Homes that feel cooler but still have humidity trapped inside feel cold and clammy. They are not only uncomfortable, but can be unhealthy, especially to those suffering from allergies or other respiratory problems. A correctly sized unit won’t cool too quickly, so there will be the proper amount of time to also remove humidity.
We’re getting excited to feel that summer sun, but perhaps not as excited to pay that summer electric bill. To keep cool on the hottest days, we crank up the AC, turn on fans, and may even take refuge inside in front of the TV when it’s really steamy. So with all energy being used to keep you comfortable, how can you keep your electric bill comfortable, too? Here are our four ways to beat the heat and lower your electric bill.
It’s an arduous battle; one that has gone down in household history as a clash for the ages, repeating itself time and time again, year after year, season after season. It has been fought for what seems like eternities amongst young and old, man and woman, friend and foe: What temperature should your thermostat be set to?
All exaggerations aside, thermostat temperature really can be a household or workplace sticking point. It’s just hard to function when you’re uncomfortable.
That’s why we’ve put together this list of 5 battle-tested tips for setting your thermostat temperature in the summer to help settle some of those arguments.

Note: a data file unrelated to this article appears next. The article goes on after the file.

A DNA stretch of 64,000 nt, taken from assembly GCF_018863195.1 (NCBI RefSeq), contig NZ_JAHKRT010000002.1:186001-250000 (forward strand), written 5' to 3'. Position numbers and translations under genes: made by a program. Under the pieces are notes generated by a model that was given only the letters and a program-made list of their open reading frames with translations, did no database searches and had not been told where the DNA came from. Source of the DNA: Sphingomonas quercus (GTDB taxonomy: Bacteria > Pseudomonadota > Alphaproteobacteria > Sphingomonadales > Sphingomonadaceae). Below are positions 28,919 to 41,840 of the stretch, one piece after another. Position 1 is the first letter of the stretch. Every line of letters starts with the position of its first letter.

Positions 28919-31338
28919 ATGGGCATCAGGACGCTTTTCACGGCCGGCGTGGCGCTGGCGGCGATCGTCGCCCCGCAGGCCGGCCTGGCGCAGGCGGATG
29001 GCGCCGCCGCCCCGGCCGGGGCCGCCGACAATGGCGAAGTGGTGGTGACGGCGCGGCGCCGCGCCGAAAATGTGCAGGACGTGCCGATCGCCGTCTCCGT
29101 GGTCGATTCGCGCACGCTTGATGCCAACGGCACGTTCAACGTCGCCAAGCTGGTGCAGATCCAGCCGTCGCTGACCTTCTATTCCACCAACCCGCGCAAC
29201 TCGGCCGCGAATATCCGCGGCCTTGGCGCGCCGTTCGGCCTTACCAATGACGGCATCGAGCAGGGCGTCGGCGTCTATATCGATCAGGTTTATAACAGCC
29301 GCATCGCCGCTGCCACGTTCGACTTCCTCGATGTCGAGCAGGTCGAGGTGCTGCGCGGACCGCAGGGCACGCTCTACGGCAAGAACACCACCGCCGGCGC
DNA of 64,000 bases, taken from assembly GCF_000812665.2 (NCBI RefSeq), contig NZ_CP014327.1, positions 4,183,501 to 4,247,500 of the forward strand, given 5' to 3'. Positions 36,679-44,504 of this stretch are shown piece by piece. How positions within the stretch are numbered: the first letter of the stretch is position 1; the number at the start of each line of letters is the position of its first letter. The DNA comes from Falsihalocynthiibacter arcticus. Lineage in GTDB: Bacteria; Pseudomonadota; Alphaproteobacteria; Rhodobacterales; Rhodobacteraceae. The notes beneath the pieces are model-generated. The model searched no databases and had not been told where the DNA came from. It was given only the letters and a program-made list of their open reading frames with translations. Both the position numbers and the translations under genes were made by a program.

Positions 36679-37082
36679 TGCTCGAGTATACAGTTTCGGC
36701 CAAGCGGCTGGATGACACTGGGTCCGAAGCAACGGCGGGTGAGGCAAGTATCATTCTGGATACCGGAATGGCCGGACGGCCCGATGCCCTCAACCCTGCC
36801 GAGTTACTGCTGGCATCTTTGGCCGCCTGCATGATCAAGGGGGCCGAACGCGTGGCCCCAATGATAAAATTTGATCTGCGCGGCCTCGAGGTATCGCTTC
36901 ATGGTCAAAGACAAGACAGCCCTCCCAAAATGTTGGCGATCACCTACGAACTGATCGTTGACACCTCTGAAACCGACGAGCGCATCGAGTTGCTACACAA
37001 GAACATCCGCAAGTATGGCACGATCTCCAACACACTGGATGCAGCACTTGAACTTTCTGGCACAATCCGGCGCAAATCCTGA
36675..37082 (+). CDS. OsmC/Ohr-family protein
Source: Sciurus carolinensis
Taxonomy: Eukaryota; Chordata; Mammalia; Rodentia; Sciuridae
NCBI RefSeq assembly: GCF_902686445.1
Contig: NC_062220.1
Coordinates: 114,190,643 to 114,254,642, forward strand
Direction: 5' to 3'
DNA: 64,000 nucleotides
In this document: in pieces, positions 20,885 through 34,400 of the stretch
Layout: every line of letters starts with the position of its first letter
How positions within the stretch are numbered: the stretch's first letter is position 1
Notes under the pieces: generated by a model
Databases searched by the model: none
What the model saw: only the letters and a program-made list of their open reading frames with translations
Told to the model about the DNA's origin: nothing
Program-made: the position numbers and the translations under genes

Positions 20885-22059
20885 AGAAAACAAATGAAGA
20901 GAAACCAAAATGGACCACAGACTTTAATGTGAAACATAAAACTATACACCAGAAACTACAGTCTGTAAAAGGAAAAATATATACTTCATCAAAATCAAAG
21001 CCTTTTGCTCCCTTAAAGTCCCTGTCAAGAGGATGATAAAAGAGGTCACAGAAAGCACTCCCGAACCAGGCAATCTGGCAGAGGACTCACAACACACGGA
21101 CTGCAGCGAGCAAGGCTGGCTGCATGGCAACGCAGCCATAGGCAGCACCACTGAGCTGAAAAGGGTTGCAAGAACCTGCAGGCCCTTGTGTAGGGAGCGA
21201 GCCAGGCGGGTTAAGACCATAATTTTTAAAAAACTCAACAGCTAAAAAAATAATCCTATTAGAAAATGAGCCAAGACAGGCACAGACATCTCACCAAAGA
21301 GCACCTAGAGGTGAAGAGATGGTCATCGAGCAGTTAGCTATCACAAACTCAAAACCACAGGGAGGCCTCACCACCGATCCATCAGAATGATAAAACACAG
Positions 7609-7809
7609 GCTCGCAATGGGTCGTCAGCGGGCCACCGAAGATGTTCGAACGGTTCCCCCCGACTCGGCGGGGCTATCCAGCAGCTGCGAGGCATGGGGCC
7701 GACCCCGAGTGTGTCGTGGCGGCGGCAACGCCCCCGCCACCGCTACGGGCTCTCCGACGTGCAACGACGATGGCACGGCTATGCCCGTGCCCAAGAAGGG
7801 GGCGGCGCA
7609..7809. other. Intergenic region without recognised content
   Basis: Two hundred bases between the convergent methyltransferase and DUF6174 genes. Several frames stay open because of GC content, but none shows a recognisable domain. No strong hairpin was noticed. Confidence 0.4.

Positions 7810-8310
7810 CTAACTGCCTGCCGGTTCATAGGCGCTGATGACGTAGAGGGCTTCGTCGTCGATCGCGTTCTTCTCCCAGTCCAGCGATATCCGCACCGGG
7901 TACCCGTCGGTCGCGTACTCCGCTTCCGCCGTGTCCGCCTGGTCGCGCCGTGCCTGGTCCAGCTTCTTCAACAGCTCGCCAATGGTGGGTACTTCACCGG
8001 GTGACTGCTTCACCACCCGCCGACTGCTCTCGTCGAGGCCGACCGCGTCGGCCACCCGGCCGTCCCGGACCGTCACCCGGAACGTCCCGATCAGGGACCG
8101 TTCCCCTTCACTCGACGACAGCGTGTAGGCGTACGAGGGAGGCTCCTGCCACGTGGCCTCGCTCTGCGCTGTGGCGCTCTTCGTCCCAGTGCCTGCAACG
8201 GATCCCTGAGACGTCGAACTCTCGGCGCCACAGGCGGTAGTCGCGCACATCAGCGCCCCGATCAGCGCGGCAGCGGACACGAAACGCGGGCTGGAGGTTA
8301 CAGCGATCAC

Pick The Highest Temperature That You’re Comfortable With
It may come as no surprise that one of the best ways to stop fighting about where to set the thermostat (and save some money on your energy bill) is to find out what is the highest temperature that you’re all still comfortable. Your body adjusts depending on the difference between indoor and outdoor temperature, but a person who tends to be colder will want it set higher to maintain warmth and a person who runs hot, will usually want it turned down lower. Because of that, a general rule of thumb you should be to set your thermostat between 72-76 degrees in the summertime when you’re home.
Feeling that hot, sweltering, summer sun upon our faces may be nice for a day at the beach, but in our homes, we want to feel comfortable. That’s why Carrier designed its Infinity Control series to give you the most powerful control in home comfort yet! Here are some of its features that can help you beat the heat.